How Smoking & Drinking May Affect Hearing

February 15, 2021
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Smoking and drinking can impact health in a variety of ways. The health risks associated with these activities are widely known. But did you know that smoking and drinking can contribute to the development of hearing loss? The third most common, chronic health conditions that older adults experience today; hearing loss reduces a person’s ability to absorb and process sound.

This strains communication which can make it challenging to perform tasks, engage with others, and fully participate in daily activities. Hearing loss is a permanent condition so identifying risk factors in a critical way to prevent its development. Research has long established smoking and drinking as modifiable behavior that can protect hearing health!

Research Linking Smoking, Drinking, & Hearing Loss

Various studies have explored the relationship between smoking, drinking, and hearing loss. Two recent studies that establish a link and identify smoking and drinking as hazardous for hearing health include:

  1. 2018 Study: “Smokers at Greater Risk of Hearing Loss”, published in Science Daily

  • Study: researchers in Japan examined the effects of smoking on hearing by studying over 50,000 workers, ages 20 to 64, for 8 years. At the beginning of the study, these participants did not have hearing loss. This population included smokers, nonsmokers, and former smokers. During the duration of study, 5,100 people developed hearing loss. Researchers investigated data provided by annual health screenings, hearing tests, and questionnaires that captured smoking behavior.

  • Findings: after analyzing this data, researchers found that the participants who smoked were:

  • 60% more likely to develop high frequency hearing loss

  • 20% more likely to develop low frequency hearing loss

Another important finding was that as consumption of cigarettes (number of cigarettes smoked per day) increased, so did the risk of hearing loss.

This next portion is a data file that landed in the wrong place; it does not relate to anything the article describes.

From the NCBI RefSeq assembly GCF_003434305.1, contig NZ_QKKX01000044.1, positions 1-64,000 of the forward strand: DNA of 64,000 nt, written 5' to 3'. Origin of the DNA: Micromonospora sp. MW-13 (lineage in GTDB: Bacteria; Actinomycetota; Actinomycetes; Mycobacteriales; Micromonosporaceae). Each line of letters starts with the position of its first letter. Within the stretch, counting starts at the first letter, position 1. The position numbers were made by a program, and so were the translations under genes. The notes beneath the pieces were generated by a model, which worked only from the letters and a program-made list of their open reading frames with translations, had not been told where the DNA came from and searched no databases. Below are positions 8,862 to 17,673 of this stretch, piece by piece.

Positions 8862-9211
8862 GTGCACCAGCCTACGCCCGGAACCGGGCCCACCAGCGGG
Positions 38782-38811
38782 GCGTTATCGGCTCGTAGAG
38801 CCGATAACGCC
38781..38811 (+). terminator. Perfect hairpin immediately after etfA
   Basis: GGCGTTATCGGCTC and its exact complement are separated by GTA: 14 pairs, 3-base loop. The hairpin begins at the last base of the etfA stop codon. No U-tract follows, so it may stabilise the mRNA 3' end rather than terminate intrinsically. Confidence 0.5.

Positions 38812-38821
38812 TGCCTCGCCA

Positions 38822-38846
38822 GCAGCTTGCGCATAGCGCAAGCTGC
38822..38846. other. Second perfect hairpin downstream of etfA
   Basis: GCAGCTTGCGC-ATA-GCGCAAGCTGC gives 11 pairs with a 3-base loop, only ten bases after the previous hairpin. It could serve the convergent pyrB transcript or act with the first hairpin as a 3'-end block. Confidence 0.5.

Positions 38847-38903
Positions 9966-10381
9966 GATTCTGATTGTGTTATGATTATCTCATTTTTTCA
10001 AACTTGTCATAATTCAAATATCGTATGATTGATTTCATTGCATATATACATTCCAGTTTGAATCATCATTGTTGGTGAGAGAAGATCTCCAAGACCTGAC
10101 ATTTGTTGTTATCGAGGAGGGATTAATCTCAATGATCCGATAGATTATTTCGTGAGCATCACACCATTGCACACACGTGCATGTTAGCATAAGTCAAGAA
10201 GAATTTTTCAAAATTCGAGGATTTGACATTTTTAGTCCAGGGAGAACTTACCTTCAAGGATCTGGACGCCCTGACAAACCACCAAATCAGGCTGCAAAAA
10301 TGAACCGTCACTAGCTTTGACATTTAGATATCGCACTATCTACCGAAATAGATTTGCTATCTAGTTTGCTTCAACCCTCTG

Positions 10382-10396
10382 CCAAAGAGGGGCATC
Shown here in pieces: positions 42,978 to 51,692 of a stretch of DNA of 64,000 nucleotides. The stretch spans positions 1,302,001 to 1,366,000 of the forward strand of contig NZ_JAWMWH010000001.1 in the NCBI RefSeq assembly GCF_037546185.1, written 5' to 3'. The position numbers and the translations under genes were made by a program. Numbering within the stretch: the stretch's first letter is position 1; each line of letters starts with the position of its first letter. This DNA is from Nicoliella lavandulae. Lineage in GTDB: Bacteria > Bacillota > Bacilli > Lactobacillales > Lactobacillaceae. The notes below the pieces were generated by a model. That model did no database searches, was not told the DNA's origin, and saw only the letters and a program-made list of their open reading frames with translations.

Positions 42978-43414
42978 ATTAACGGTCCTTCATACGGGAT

1. 2019 Study: Hazardous Alcohol Consumption & the Risk of Hearing Impairment”, published in Journal of Audiology & Otology

  • Study: in this study, researchers in South Korea assessed the impact of drinking on hearing health. Researchers examined data from a national survey which included 3,860 participants, ages 20 and older. This data encompassed results from hearing tests and information about drinking patterns provided by a questionnaire.

  • Findings: after analyzing the data, researchers found that, compared to the people who identified their drinking level as appropriate; people who marked hazardous drinking were 2.5 times more likely to have hearing loss.

These studies highlight that smoking and drinking increase the risk of hearing loss. But how exactly do both of these activities impact the process of hearing?

Impact of Smoking & Drinking on Hearing Health

The auditory system involves the outer, middle, and inner ear in addition to the brain working together to process sound. These integral components of the hearing process consist of the ear canal, ear drum, auditory ossicles, cochlea, auditory pathways etc. which require healthy blood flow and oxygen to perform their essential functions. Researchers suggest that the ingredients contained in cigarettes and alcohol can cause damage that impacts this process.

  • Smoking: ingredients include nicotine and carbon monoxide which can impact hearing by:

  • reducing oxygen levels and restricting blood vessels in the body. This includes the blood vessels in the inner ear which sustain the thousands of hair cells in the cochlea. These hair cells help translate soundwaves into electrical signals that are then sent to the brain where they are processed and assigned meaning to; enabling us to understand what we hear.

  • disrupt the neurotransmitters in the auditory pathways that carry sound information to your brain to process.

  • Drinking:

  • Alcohol can damage the auditory cortex; excessive drinking can reduce its size which can limit its ability. The auditory cortex is the area of the brain that receives and processes sound.

  • Alcohol can also damage the tiny hair cells in the inner ear.

Smoking and drinking, done in excess especially, can be harmful to health. But it is important to acknowledge that these are behavioral patterns that you can change which reduce your risk of developing medical conditions like hearing loss. A few simple ways you can prioritize your hearing health is by reducing your consumption of alcohol and cigarettes. In doing so, you can enhance your overall health and wellness!

If you have experienced changes in your hearing, it is important to schedule a hearing test. Contact us today!